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May 20, 2019

5/15/2019 2:45:00 PM
New Cook County Housing Authority Proposal Targets the 'Missing Middle'
Image from Housing Authority of Cook County
Image from Housing Authority of Cook County
By Bob Seidenberg


Officials at the Housing Authority of Cook County (HACC) as well as the City of Evanston see the need to create more affordable housing for the “missing middle” – a term referring to individuals with middle incomes who are not eligible for subsidies but who also cannot afford market-rate rents in the area.

HACC officials believe they can achieve that goal with a building they have proposed just south of their 11-story Jane Perlman Apartments at 1900 Sherman Ave., but it will take a sizeable increase in building height to achieve it.

At the April 29 special City Council meeting, HACC Executive Director Richard Monocchio and his team walked Council members through the agency’s updated plan for the 120-unit building, which calls for an increase in height from 11 to 15 stories.

The building, which would be open to people 55 years old and older, will receive little in the way of subsidies to pay for the project, because of the inclusion of middle-income and market-rate rents, along with the very low, HACC officials said.

“So we’re going to have to do it with conventional financing and creating some higher-rent market units to help subsidize the affordable,” Mr. Monocchio said.

Along with that, officials are going to have to build higher. “We need more units to help the cash flow to create the missing middle and, really, to make the project financially feasible,” he said.

HACC’s proposal targets three income groups – people with incomes at 80% of the Area Median Income (AMI) or less, referred to as “low-mod”; those with between 80% and 120% of AMI, the “missing middle”; and persons with incomes above 120% AMI, referred to as  in the “market-rate” category.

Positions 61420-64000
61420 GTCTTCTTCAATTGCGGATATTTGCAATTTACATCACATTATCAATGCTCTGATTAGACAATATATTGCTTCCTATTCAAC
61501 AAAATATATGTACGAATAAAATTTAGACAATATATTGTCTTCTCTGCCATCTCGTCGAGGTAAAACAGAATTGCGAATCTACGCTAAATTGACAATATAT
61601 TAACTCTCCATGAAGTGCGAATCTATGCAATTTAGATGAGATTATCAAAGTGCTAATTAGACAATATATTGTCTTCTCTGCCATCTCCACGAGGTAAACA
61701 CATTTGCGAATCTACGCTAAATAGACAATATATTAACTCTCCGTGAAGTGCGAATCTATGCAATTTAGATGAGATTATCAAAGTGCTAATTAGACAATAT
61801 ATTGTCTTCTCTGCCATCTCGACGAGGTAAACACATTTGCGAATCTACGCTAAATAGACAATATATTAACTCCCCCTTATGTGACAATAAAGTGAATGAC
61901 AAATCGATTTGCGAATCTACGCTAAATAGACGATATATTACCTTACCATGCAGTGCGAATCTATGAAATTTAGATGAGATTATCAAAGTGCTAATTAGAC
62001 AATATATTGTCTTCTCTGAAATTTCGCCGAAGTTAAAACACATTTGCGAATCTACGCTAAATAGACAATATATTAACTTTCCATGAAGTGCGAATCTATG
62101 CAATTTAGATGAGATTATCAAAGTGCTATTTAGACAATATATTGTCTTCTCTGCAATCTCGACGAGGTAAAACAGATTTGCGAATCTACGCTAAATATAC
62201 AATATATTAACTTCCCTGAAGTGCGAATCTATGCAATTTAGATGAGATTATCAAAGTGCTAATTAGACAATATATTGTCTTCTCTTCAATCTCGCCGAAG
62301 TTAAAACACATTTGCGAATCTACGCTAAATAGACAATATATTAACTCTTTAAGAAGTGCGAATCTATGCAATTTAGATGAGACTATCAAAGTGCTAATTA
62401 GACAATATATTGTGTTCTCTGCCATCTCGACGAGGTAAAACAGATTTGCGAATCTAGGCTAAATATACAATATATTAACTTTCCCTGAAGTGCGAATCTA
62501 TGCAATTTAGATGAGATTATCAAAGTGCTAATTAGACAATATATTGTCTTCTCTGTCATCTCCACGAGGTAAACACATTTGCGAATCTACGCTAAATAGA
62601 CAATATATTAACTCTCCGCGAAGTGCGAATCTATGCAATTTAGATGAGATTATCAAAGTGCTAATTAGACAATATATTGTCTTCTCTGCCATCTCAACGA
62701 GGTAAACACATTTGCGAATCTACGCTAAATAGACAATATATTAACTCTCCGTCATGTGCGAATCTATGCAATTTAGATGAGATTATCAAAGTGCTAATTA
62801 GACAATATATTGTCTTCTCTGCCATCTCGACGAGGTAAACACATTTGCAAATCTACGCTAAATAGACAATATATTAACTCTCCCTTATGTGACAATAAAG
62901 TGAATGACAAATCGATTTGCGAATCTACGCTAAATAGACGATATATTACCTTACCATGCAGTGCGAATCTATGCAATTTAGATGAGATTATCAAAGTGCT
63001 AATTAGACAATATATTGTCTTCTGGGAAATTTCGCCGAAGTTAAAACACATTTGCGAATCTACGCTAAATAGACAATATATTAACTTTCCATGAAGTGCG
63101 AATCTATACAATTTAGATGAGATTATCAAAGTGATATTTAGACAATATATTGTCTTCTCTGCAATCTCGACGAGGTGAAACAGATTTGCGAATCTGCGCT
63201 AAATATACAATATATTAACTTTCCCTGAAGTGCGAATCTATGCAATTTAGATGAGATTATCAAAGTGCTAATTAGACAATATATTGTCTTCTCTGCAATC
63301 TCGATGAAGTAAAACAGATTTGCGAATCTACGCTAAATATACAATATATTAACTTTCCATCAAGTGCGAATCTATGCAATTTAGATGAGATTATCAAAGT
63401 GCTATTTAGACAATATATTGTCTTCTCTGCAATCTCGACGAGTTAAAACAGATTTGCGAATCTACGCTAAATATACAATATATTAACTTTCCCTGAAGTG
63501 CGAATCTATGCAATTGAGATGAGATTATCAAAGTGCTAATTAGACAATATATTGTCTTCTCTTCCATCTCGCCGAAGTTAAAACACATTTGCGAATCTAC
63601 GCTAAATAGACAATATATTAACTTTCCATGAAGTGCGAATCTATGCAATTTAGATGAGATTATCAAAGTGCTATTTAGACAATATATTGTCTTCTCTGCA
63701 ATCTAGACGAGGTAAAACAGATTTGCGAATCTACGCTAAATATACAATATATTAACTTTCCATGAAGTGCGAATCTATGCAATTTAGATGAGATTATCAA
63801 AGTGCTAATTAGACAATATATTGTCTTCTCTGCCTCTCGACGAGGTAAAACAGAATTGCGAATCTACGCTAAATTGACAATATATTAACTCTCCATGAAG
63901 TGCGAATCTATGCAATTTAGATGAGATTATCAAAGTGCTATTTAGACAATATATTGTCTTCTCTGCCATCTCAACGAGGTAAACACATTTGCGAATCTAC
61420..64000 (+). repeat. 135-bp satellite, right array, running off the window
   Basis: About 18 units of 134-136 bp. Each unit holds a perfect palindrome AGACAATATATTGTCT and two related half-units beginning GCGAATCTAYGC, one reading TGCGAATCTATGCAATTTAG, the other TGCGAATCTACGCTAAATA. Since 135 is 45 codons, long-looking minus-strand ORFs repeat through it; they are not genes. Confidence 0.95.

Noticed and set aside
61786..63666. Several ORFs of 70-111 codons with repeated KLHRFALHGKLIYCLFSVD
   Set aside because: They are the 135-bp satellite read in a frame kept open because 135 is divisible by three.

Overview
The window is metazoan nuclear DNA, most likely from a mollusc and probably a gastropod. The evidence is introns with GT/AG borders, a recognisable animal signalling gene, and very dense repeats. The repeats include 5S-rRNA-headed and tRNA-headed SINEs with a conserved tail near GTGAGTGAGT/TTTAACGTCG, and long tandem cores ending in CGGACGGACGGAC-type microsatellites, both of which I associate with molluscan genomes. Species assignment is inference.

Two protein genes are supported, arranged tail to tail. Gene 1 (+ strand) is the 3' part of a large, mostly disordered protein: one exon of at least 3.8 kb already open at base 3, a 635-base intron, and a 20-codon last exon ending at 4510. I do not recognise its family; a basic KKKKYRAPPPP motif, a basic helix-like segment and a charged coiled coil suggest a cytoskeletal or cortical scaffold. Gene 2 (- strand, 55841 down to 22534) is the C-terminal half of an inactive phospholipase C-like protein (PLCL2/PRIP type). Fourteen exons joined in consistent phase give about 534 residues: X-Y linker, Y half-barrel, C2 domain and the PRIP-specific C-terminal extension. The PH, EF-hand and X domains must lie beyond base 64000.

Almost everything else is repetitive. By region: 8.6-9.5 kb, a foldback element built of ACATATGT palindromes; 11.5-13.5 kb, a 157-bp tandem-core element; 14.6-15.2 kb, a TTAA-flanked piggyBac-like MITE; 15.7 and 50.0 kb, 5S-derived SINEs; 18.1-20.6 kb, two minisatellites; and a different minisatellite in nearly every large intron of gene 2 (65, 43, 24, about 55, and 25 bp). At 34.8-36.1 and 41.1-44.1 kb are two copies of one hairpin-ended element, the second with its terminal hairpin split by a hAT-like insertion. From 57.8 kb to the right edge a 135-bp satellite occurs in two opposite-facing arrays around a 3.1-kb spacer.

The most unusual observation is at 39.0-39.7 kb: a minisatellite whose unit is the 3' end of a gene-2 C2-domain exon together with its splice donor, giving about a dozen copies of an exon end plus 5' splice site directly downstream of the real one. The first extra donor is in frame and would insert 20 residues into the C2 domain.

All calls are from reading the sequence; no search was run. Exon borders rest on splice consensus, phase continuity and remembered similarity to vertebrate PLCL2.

HACC officials peg average rents for the one-bedroom units at $2,000 a month for full market-rate units; $1,666 for the missing middle units, and $1,450 for the low-mod units.

Those in the low-mod units, though, using their housing vouchers (formerly called Section 8 vouchers), would end up paying only a third of the $1,450 rent, officials say.

In all, officials are looking at a breakdown of 36 market-rate units, 60 missing-middle and 24 low-mod units.

Officials said in their presentation that economies of scale is a factor, with the more units built, the lower the cost.

“So if we were to build 80 units, our cost per unit would be higher, our overall costs in relation to the income we’re getting from the units would be higher, and, frankly, provide fewer affordable units,” Bill James, a principal at Camiros, Ltd., told Council members.

Officials were initially thinking of building an above-ground structure for parking, which is less expensive than below-ground, he said. He said that was not feasible, however, because of the space needed for yards and the building’s small footprint.